Jeff Byers: Sticking Up for Pick-Up Games
Whatever happened to pick-up games? Are they still around? I sure hope so. I’ve been specifically driving around the area looking for kids playing sports with no adult supervision and direction and I’m just not seeing it.
I hope it’s still happening, though. I swore when I was a kid that I would never become one of those adults who told others how great it was “when I was a kid” because I always thought it inferred that kids somehow today were worse off. But I do wonder if kids today are getting the chance to be kids with other kids. I wonder if they are being given the same opportunities I had as a kid to just be a kid.
Many of my fondest memories as a kid were of playing in the neighborhood churchyard after school. We would gather and play football, whiffle ball, basketball or variations of those or other games. There was no one to tell us what the rules were, no outside arbiters - we decided the rules and came to a consensus on whether a tackle was made or not or whether a touchdown was scored. To be sure, there were arguments, the rare fight and various injuries, mostly of the minor variety requiring a band-aid or a drink of water.
This is not to suggest there weren’t some “moments.” Fists flew every once in a great while, there was a broken leg sustained one day and there was a severe bee sting reaction that led to hospitalization. But through all of the trauma of my friends and me playing pick-up games were lots and lots of great memories created and plenty of lessons learned.
There was creativity in creating the rules and even the boundaries for the games. We would have games consisting of three players some days, of 15 or more other days. We would challenge ourselves and try to create fair matchups so that everyone could join in the fun.
I’m not saying organized sports don’t have their place, and there is certainly plenty of benefit in being properly instructed in how to tackle or throw the ball or what the true rules of the game are. But there is also tremendous benefit in figuring out what works for you, in using individual creativity in problem-solving and rule-making.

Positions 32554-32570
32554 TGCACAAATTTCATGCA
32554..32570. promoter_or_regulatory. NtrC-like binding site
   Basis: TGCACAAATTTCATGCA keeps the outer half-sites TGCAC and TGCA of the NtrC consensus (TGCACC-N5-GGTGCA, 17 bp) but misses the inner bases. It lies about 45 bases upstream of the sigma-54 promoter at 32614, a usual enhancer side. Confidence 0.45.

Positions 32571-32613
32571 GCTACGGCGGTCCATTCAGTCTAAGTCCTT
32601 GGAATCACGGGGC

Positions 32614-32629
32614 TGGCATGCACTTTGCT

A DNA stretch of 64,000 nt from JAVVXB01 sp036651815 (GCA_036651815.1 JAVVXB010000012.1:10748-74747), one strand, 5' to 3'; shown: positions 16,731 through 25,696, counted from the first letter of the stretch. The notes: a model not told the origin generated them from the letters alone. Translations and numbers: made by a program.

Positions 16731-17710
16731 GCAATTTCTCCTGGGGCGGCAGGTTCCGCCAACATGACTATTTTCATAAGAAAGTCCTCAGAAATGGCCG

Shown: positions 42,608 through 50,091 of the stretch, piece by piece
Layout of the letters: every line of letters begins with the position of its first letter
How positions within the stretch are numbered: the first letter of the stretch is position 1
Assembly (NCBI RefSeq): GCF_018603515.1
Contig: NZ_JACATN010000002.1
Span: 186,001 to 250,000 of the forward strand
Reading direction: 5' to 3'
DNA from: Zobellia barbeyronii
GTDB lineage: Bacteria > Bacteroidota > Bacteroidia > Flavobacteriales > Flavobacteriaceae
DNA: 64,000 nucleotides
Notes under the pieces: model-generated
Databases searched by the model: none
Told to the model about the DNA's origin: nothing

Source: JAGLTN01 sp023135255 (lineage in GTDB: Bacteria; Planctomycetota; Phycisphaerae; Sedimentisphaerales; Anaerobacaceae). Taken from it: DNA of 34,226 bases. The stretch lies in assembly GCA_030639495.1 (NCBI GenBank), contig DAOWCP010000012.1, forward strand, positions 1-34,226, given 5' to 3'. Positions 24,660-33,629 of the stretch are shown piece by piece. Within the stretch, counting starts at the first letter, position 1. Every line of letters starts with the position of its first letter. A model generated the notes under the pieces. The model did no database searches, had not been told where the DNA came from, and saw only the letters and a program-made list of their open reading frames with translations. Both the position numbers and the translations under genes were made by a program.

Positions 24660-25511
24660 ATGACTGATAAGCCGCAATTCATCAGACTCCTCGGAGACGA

There was a certain freedom in the those churchyard games. Nobody made us run a play over because something wasn’t done right. Nobody told you that was the right way to run a pattern. We just created our own games and played for ourselves and each other - not to satisfy an adult or anyone else. We kept score because we were competitive and we wanted to know who won, but as soon as it was over, we were all drinking and eating together and rarely did anyone get bent out of shape over questionable calls.
I really think the pick-up games helped us develop a certain social structure. You stood up for what you wanted or what you thought was right, but at the end of the day, the majority rule prevailed. Sometimes you could argue your way to a victory, sometimes you’d have your mind changed by someone else’s plea.
Maybe the games are still taking place, and I really hope that’s the case. Maybe I just don’t know where to find these games these days. But I fear that a combination of factors may be leading to the near-extinction of the pick-up games.
We didn’t have any football leagues in State College when I was growing up. You couldn’t play organized football until junior high school. So, if you wanted to play football before then, you had to play pick-up games.
While we had television and undoubtedly spent way too much time watching it, we didn’t have home computers as youngsters, and so in order to interact with other kids, we had to actually go out and play with them, not just Facebook them and have a “conversation” in our room.
We also didn’t seem to have quite the litigious mentality so that playing on school property after school hours or in the churchyard or pretty much anywhere else was a “play at your own risk” scenario where the owners of the property had little, if any fear, that a resulting injury might lead to a lawsuit.
While I think organized sports and other adult-supervised activities are fine for elementary-aged kids, I also think they should - and I would argue need to - have some time where they play their own games on their own terms and have the chance to figure out for themselves what does and doesn’t work.
Here’s hoping there are still opportunities and that kids are availing themselves of the chances to play pick-up games. It helps create a better neighborhood environment and makes for some wonderful memories later in life. In short, seeing more pick-up games would be a pick-me-up.
- Jeff Byers: Fanning the Fans - April 21, 2012
- Jeff Byers: Games, Gags and Goons - April 14, 2012